US Weekly Economic Commentary: No recession through July
Economic data released last week strongly suggest that the US did not enter a recession in the first half and that real growth likely remained positive into July.
Real gross domestic income (GDI) — an income-based measure of broad economic activity — rose in both the first and second quarters of 2022, challenging the implication from declines in real GDP that the economy contracted in the first two quarters of the year.
Second-quarter GDP growth was revised up 0.3 percentage point, reflecting both an upward revision to final sales and less of a decline of inventory investment. Real gross domestic output (GDO) — the average of GDP and GDI — posted small increases in both the first and second quarters.
Separately, the goods deficit narrowed substantially in July, which largely accounted for a substantial upward revision to our forecast for third-quarter GDP growth.
Federal Reserve Chair Jerome "Jay" Powell on Aug. 26 reiterated the message that the Fed will continue to raise interest rates to bring inflation down. Data arriving in coming weeks on inflation, inflation expectations, and labor markets could influence the Federal Open Market Committee's decision about the size of the rate increase in September.
The most likely outcome is a rate increase of either 50 or 75 basis points; the latest favorable reports on inflation could tip the balance in favor of a rate hike of 50 basis points, as we assume. It will take a string of favorable inflation reports over several months before this group of monetary policymakers will consider pausing to assess whether they have tightened policy sufficiently to bring inflation down to 2% on a sustained basis.
We continue to anticipate the US will avoid an outright recession. Instead, it will experience a "growth" recession, defined as a period of below-trend GDP growth that causes slack to develop.
We are in the midst of updating our forecast to reflect all recent developments. On balance, we do not expect significant revisions to our prior forecast that GDP growth will remain positive but sluggish at a below-trend rate that will allow for slack to develop over time in labor markets.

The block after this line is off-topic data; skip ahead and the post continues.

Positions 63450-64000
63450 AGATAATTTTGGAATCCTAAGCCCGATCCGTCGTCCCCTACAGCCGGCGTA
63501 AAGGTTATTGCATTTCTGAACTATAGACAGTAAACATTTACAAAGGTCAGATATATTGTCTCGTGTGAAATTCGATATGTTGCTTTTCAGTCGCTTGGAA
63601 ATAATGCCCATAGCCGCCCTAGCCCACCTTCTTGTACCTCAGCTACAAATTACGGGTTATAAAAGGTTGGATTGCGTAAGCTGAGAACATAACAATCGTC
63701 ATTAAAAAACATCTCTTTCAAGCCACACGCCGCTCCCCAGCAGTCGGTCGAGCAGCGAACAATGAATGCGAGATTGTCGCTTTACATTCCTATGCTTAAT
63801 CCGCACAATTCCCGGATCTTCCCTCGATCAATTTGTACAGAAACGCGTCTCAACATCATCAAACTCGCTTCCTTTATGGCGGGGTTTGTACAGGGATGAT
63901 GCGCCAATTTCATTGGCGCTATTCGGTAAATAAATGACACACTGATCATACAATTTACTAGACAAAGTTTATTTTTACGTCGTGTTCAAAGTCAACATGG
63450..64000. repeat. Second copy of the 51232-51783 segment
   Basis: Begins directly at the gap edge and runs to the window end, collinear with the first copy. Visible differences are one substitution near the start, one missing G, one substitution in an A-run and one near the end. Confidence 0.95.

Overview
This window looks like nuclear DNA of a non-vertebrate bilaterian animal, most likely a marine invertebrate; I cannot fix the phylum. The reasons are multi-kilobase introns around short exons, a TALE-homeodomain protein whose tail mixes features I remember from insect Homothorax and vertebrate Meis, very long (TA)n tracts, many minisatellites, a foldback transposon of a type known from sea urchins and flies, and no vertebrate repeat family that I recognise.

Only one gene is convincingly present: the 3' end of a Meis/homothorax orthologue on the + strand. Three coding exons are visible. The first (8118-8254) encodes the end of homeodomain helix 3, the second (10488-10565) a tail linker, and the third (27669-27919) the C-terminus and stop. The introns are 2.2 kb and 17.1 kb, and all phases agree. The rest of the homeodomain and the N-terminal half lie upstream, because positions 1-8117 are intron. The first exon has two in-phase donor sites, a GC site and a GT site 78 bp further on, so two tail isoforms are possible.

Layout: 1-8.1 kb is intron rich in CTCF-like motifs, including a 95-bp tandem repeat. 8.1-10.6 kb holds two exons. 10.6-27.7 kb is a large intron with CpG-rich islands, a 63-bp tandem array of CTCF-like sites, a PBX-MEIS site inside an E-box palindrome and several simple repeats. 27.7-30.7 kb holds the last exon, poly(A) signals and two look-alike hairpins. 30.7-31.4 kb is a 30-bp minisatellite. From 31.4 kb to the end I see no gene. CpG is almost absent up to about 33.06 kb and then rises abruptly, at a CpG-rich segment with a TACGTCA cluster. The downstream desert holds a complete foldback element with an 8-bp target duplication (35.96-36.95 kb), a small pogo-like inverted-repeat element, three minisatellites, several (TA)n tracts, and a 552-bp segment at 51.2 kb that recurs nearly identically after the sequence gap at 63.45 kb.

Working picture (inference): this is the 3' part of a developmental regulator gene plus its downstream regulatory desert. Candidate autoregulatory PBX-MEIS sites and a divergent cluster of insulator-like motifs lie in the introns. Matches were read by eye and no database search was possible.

Revisions to our third-quarter forecasts:
GDP growth: We raised our forecast by 1.0 percentage point to 1.4%. The upward revision mainly reflected a narrowing of the goods deficit in July, which implied more net exports in the third quarter than we previously assumed.
Business fixed investment in equipment: We raised our forecast as this figure is showing some resilience amid recent sharp increases in interest rates and tightening of bank lending standards.
Inventory investment: Some unexpected weakness in total manufacturing inventories lowered our forecast of third by a roughly offsetting amount.
Real personal consumption expenditures (PCE) growth: We lowered our forecast by 0.6 percentage point following a lower-than-expected increase in PCE in July.
Net exports: We added about $98 billion to our forecast following the share and unexpected narrowing of the trade deficit in July.
Residential brokers' commissions: We slightly raised our forecast after a sharp decline in new home sales in July and a higher-than-expected mean selling price.
This week's US economic releases:
Conference Board Consumer Confidence Index(Aug. 30): We estimate an increase in August from July.
Construction(Sept. 1): We estimate a smaller decline in July from June.
Nonfarm payroll employment (Sept. 2)
Light vehicle sales(Sept. 2): We estimate a slight increase from July.
Manufacturers' shipments, inventories and orders (Sept. 2)
This article was published by S&P Global Market Intelligence and not by S&P Global Ratings, which is a separately managed division of S&P Global.
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